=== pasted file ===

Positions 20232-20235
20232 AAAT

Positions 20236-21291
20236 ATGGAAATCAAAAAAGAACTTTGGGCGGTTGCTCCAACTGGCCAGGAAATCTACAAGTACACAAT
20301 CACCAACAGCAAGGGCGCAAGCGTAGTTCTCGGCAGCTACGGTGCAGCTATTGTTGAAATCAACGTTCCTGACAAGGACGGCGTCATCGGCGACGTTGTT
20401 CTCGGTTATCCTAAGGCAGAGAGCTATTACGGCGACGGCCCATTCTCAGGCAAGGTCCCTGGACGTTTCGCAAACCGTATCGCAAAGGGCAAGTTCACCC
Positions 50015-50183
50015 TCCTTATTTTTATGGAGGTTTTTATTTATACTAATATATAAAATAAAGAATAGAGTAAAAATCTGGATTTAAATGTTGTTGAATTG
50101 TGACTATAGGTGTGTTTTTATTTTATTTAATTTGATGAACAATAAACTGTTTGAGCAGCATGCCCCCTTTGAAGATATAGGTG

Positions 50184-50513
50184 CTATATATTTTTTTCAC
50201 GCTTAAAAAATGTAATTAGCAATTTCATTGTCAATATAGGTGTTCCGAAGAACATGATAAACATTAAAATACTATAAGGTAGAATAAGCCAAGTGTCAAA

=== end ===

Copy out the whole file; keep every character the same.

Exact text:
Positions 20232-20235
20232 AAAT

Positions 20236-21291
20236 ATGGAAATCAAAAAAGAACTTTGGGCGGTTGCTCCAACTGGCCAGGAAATCTACAAGTACACAAT
20301 CACCAACAGCAAGGGCGCAAGCGTAGTTCTCGGCAGCTACGGTGCAGCTATTGTTGAAATCAACGTTCCTGACAAGGACGGCGTCATCGGCGACGTTGTT
20401 CTCGGTTATCCTAAGGCAGAGAGCTATTACGGCGACGGCCCATTCTCAGGCAAGGTCCCTGGACGTTTCGCAAACCGTATCGCAAAGGGCAAGTTCACCC
Positions 50015-50183
50015 TCCTTATTTTTATGGAGGTTTTTATTTATACTAATATATAAAATAAAGAATAGAGTAAAAATCTGGATTTAAATGTTGTTGAATTG
50101 TGACTATAGGTGTGTTTTTATTTTATTTAATTTGATGAACAATAAACTGTTTGAGCAGCATGCCCCCTTTGAAGATATAGGTG

Positions 50184-50513
50184 CTATATATTTTTTTCAC
50201 GCTTAAAAAATGTAATTAGCAATTTCATTGTCAATATAGGTGTTCCGAAGAACATGATAAACATTAAAATACTATAAGGTAGAATAAGCCAAGTGTCAAA